Customers: This category includes metrics related to the success of your company. A good example would be the number of active clients, customer satisfaction, churn rate, and so on.
Profitability: This category includes metrics related to how profitable you are as a company. A good example would include net profit margin, fixed assets turnover ratio, etc.
Operational metrics: These metrics are usually related to how well your employees are running the company. A good example would be average response time, inbound support calls or emails in a given period of time, etc.
Strategy: This category includes all the long-term metrics that will indicate how successful your company will be in the future. A good example would include Annual EPS growth, Return on Equity (ROE), and much more.
Step 3: Arrange your data in a tabular format
Once you have decided on the basic layout of the dashboard, it’s time to create a tabular model of your data.
This means that you should put all your data in a table format before starting the dashboard building process.
You should be careful about the structure of your data—put field names in the first row, followed by actual data. You can play around with formatting cells to improve readability, but make sure you keep things simple for now.
Step 4: Connect your data with an appropriate chart or visualization
At this stage, you have all the relevant information in one place. Now it’s time to design a chart that will provide consolidated information on each of the metrics that are important for your company.
It is also important to decide what type of chart would be best for your data. For example, if you are showing growth over time, a line chart would be better than anything else because it will visually indicate the rate of change.
Now that you have your worksheet with all the relevant information and the appropriate chart chosen for each category, it is time to combine them both into one dashboard.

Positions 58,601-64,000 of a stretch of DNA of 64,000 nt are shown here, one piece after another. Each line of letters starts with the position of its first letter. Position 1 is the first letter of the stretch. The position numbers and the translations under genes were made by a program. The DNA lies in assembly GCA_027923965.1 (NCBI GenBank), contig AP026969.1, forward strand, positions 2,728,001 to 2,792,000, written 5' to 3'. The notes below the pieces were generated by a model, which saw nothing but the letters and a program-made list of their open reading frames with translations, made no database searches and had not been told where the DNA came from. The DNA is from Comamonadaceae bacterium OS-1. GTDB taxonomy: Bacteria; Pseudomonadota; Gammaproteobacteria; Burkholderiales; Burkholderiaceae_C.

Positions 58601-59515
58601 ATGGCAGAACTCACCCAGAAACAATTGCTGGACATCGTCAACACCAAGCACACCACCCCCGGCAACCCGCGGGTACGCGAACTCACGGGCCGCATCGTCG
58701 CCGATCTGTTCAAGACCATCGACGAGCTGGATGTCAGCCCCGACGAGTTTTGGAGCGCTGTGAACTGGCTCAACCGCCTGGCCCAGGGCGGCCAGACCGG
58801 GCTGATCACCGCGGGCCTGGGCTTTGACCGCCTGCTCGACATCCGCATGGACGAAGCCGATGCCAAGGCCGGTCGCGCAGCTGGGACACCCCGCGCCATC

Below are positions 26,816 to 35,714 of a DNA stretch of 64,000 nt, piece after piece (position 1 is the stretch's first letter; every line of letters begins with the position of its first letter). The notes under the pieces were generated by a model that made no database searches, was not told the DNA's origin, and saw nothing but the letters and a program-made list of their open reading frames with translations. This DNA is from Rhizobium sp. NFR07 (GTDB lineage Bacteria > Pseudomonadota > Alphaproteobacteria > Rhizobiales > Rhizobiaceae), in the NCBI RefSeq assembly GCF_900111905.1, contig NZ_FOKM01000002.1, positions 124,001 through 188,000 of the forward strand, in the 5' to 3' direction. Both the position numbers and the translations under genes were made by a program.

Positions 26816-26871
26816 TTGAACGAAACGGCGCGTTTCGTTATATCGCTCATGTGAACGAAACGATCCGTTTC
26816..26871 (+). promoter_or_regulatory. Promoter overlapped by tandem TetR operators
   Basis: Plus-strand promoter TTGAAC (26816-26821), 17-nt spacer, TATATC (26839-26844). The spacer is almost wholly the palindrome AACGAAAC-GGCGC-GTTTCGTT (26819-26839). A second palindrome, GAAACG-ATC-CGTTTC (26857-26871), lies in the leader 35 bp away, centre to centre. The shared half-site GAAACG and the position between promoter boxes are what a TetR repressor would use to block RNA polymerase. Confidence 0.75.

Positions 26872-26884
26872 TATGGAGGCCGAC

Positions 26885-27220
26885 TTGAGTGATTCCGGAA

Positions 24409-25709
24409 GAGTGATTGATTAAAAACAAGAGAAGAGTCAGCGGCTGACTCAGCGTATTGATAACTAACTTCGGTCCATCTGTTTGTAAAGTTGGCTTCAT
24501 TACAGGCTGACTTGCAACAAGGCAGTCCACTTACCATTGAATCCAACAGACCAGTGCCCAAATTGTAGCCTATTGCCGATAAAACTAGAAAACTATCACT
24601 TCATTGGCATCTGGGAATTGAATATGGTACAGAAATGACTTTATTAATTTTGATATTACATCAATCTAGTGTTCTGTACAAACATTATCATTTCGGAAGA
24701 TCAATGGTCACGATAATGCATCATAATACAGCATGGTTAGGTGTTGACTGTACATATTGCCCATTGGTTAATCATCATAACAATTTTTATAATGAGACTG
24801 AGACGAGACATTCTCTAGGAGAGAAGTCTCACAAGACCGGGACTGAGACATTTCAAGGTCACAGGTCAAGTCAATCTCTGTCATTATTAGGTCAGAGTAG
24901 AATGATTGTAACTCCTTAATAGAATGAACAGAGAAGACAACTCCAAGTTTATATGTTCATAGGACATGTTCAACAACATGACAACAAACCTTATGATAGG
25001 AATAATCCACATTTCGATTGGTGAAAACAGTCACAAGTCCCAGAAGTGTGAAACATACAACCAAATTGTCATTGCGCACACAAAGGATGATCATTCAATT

Step 5: Combine all the individual charts into one dashboard
The final step in building a BI dashboard is to put everything together.
You need to experiment a little to find the best type of chart for your data. If it is not clear, you can always change the chart type as well as other design elements such as color and font styles.
You will now have a fully functional BI dashboard that you can use to track different metrics relevant to your company. You can also decide how often to refresh the data and include it in a report, email it to colleagues or save it as a PDF file.
Step 6: Share your dashboard with the relevant stakeholders
Once you are done with building your BI dashboard, you can distribute it however you want to. If the dashboard is relevant for other people in the company, make sure to share it with them. They will surely appreciate your effort and you will be able to work more efficiently as a team.
The key to building a BI dashboard is to have all the relevant information in one place. This allows you to see important trends at a glance, and make more informed decisions for your business.
BI dashboards can provide tremendous value to your business. By using similar techniques to Excel dashboards, you can easily create a fully functional BI dashboard. This dashboard can be viewed and updated as needed by your team. The main goal of any dashboard is to provide useful business insights and make the company run smoother and more efficiently.
Once you have a single source of truth data and charts, it’s easy to distribute them to the people that need them. If you followed the steps above, building a BI dashboard should be relatively easy for you.